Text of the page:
What many don’t realize is that substance use is considered a mental illness. This is because a person’s normal priorities and desires change. A person may not be able to go to school, work, or sustain a good relationship with family and friends. These issues are a good indication of the importance of mental health awareness.

Celebrating Mental Health Day

There are many different ways of celebrating Mental Health Day. Helping to raise awareness regarding substance use and mental health awareness, and helping loved ones understand their mental illnesses are both great ways to help. Also thinking about one’s own well being is part of today’s event. 

There are different things a person can do to push for a healthier mind. Exercise is a great way to improve both a person’s physical and mental health. Spending time with your friends and family, painting, or writing in your journal are all ways to stay mentally healthy. If you or a friend is struggling with a mental illness, don’t be afraid to speak with a counselor. 

Going to a counselor offers support, guidance, and help, regardless of whether or not a person has mental illness symptoms. Stressful events can push people over the edge mentally. This is why it can be beneficial to speak to a professional.

Thinking of the bigger picture, there are many ways to raise awareness. While a person’s mental health is important every day of the year, today we reiterate its importance. This is the reason why staying educated and informed can help others to seek help if needed. Today, don’t be afraid to ask for help or reach out to a friend in need.  

Symptoms Linked to Mental Illness or Addiction?

With drug addiction and mental illnesses, there are a number of specific symptoms depending on the drug. However, there is a common handful of behavior changes that can indicate a deeper problem. Some of these general signs include:

  • Changing behavior
  • Neglecting your hygiene and health
  • Refusing to ask for treatment
  • Impulsive or erratic behavior
  • Avoiding social activities or events you used to enjoy
  • Poor performance at work or school
  • Disillusioned thinking
  • Difficulty with your daily responsibilities and tasks
  • Suicidal thoughts or exhibiting suicidal behavior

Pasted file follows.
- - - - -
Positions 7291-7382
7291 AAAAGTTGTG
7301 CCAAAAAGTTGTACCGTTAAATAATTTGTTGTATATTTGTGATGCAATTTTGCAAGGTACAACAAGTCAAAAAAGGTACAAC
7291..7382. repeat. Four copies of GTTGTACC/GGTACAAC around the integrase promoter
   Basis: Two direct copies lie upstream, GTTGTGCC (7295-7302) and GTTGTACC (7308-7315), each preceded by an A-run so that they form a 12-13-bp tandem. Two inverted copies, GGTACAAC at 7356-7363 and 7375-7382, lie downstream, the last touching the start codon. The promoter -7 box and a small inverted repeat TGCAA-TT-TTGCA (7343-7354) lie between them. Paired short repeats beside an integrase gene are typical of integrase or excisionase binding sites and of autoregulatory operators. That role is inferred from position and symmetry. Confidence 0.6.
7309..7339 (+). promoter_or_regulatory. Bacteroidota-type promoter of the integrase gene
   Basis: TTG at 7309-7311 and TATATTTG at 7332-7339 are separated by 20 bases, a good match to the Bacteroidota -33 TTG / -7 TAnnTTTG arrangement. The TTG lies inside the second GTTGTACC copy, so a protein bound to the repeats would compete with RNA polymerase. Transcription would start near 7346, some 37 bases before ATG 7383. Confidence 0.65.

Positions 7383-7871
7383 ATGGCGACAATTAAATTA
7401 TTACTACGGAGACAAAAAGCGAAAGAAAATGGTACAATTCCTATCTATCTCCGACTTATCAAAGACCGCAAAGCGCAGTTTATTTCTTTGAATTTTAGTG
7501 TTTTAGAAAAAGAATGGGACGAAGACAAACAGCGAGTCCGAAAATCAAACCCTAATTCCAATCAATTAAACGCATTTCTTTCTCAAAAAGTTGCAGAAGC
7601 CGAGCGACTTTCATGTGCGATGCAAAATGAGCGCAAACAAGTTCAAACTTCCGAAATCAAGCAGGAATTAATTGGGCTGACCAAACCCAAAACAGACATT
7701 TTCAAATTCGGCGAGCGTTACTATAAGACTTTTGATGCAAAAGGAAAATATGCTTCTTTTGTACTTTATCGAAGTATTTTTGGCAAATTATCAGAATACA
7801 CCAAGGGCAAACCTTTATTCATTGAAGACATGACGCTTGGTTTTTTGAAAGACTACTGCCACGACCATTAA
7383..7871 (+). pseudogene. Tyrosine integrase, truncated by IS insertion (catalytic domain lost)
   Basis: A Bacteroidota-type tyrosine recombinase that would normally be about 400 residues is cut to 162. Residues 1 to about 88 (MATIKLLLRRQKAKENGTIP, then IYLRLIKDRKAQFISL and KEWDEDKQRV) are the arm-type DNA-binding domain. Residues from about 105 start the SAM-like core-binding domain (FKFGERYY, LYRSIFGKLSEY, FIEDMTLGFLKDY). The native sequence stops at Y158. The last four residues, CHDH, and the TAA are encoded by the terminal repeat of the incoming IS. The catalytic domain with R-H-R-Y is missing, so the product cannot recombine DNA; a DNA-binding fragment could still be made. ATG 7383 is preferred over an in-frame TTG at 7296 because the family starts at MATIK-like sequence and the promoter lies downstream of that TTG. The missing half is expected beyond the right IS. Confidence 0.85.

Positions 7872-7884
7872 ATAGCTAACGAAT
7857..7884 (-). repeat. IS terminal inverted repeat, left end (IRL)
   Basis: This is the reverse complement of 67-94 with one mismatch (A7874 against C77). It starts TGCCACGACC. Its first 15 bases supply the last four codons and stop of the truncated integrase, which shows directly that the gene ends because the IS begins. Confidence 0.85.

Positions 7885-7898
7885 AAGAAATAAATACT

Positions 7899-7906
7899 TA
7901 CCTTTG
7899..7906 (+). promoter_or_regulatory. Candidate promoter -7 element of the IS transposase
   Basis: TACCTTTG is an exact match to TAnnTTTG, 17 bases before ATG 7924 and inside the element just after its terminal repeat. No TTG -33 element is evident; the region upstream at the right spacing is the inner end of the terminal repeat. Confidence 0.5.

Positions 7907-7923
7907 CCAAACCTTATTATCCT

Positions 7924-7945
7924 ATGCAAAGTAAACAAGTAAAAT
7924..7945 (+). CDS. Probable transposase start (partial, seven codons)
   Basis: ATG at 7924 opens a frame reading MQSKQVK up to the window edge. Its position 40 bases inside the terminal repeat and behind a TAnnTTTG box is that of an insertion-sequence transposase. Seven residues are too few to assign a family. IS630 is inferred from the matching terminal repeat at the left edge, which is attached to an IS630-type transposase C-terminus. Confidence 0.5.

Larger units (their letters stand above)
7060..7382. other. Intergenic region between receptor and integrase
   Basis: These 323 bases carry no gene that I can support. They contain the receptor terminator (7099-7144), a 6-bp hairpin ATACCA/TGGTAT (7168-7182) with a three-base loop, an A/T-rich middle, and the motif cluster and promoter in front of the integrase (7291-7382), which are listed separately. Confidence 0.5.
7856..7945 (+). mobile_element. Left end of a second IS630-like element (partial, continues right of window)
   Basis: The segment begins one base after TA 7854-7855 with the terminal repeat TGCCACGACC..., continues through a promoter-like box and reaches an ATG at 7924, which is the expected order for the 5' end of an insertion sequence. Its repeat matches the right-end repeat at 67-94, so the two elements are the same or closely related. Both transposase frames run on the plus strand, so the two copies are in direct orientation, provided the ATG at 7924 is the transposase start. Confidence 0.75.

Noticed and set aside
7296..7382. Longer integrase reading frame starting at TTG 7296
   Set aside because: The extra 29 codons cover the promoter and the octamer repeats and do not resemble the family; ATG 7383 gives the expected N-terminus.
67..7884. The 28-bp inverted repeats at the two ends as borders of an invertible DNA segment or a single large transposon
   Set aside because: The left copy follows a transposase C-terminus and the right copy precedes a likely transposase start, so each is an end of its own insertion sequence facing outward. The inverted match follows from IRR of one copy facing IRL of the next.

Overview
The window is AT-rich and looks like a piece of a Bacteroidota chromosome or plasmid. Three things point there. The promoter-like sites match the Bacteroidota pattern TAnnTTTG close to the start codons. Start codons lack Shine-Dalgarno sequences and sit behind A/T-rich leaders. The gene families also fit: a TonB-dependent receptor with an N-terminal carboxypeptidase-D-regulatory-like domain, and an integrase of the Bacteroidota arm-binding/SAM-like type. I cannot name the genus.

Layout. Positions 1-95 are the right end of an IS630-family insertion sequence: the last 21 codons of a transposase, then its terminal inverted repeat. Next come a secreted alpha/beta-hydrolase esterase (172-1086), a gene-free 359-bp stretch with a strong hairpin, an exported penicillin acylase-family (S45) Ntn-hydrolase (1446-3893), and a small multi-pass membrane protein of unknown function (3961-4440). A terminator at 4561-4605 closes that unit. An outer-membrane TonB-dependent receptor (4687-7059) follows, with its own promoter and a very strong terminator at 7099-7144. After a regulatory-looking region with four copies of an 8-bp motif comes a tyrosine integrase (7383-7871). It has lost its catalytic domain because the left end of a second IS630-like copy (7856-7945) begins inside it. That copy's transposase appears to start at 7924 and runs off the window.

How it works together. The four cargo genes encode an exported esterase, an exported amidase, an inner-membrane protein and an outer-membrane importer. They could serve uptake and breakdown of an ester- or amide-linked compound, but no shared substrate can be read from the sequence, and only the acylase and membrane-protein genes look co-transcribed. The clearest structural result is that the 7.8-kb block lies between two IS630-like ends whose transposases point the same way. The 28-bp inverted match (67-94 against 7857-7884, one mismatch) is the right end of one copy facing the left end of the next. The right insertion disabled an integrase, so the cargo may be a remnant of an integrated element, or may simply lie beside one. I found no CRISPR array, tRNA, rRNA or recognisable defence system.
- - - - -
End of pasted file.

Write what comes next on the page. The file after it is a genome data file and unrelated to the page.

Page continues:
• Difficulty managing your finances

Types of Treatments Available for Mental Illness and Addiction

There are a number of effective treatment options for both a mental illness and addiction. Psychologists, physicians, counselors, mental health aides, and nurses are all available to help. Some treatment options may work better than others, so it’s important to be informed of each of them. Let’s take a look at some of the more common forms of addiction and mental health treatment. 

Dual Diagnosis

A dual diagnosis occurs when someone is struggling with a substance use disorder and a mental illness. This type of condition typically requires intensive treatment (usually residential). Over time these two illnesses can begin to feed off each other, which only worsens the situation. A vicious cycle can occur where a person needs a substance to cope with their mental illness. 

Residential Treatment

Residential treatment is a common type of intensive treatment. A person will receive care 24/7. Residential treatment includes a mix of  individual, group, family therapy, and support. Treatment can take anywhere from 28 days to six months or more. Living in a treatment center allows for full support and effective treatment for long term sobriety. 

Many times a person will receive help from licensed mental health workers to help them become and remain sober. A treatment center is available regardless of your age, type of substance use, mental health issues, personal trauma, and concerns. If you have previously received care, you might require residential treatment to help you succeed in long-term sobriety.

Outpatient Treatment

Outpatient treatment allows a person to live out their life while still getting treatment. This typically consists of weekly meetings (that last around 2-3 hours each). Outpatient treatment is great for moderate cases of addiction and mental illness. It is convenient and gives people struggling with addiction help while managing their life at home. For more severe cases of addiction or mental illness, inpatient treatment is prefered. Inpatient (residential treatment) provides full 24/7 help. 

We’re ready to help you towards a better future. Let Discovery be your guide to a brighter, and healthier mind and body. Contact us today to learn more about our treatment options and addiction resources.